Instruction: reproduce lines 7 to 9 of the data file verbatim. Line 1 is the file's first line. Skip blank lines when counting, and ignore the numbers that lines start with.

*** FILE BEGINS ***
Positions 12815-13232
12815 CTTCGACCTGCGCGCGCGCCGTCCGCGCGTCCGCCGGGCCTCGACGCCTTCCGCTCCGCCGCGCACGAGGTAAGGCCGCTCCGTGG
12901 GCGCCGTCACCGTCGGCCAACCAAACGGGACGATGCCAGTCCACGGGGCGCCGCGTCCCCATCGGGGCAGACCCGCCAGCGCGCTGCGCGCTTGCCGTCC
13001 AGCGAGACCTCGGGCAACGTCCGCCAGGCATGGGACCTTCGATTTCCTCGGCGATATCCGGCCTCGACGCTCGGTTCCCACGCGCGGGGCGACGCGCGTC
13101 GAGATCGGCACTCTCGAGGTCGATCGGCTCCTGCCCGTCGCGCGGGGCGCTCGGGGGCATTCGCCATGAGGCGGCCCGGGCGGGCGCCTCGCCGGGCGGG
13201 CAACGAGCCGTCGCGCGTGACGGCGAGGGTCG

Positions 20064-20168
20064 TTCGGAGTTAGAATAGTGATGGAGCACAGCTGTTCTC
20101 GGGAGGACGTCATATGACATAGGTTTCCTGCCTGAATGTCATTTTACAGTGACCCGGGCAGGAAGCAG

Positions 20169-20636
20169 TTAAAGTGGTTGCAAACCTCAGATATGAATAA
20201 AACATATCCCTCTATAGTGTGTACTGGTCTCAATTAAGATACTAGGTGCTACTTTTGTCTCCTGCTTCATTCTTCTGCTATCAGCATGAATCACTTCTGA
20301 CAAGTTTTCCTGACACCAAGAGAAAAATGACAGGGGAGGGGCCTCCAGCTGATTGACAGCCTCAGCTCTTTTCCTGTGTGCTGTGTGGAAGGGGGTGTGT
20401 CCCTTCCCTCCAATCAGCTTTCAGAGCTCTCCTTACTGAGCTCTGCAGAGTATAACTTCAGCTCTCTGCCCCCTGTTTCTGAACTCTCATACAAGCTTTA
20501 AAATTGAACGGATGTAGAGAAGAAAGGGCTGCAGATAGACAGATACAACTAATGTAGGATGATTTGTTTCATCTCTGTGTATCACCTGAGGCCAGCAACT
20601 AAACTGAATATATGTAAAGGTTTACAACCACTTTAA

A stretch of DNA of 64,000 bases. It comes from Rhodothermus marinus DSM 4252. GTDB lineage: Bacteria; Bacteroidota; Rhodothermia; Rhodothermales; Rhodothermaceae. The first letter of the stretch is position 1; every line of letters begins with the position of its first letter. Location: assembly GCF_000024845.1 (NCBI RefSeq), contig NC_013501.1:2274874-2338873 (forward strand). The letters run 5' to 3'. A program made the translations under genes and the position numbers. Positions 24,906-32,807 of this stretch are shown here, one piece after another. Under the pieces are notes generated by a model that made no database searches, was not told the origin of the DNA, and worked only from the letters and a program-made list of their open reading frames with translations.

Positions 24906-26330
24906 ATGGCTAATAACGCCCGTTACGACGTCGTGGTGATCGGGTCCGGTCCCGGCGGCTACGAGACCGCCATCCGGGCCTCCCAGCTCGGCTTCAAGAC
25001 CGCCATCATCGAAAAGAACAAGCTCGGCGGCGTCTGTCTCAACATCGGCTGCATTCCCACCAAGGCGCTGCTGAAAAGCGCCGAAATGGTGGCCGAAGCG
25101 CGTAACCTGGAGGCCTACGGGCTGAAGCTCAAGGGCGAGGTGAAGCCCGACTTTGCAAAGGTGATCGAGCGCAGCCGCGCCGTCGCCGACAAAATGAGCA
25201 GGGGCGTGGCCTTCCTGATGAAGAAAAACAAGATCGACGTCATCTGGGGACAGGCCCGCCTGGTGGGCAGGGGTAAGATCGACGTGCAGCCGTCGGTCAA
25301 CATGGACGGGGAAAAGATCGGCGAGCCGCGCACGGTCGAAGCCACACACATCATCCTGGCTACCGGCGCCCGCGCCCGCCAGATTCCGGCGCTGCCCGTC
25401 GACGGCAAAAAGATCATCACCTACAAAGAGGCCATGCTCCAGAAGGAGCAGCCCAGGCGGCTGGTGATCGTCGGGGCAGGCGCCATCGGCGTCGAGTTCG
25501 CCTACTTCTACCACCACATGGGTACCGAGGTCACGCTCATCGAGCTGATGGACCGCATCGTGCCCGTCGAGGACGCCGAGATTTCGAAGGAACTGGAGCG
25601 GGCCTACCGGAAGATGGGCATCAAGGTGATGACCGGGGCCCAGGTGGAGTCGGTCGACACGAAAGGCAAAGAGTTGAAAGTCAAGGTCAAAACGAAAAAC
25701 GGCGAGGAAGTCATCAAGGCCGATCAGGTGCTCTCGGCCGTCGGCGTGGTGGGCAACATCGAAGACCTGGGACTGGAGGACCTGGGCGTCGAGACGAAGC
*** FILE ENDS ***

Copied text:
Positions 20064-20168
20064 TTCGGAGTTAGAATAGTGATGGAGCACAGCTGTTCTC
20101 GGGAGGACGTCATATGACATAGGTTTCCTGCCTGAATGTCATTTTACAGTGACCCGGGCAGGAAGCAG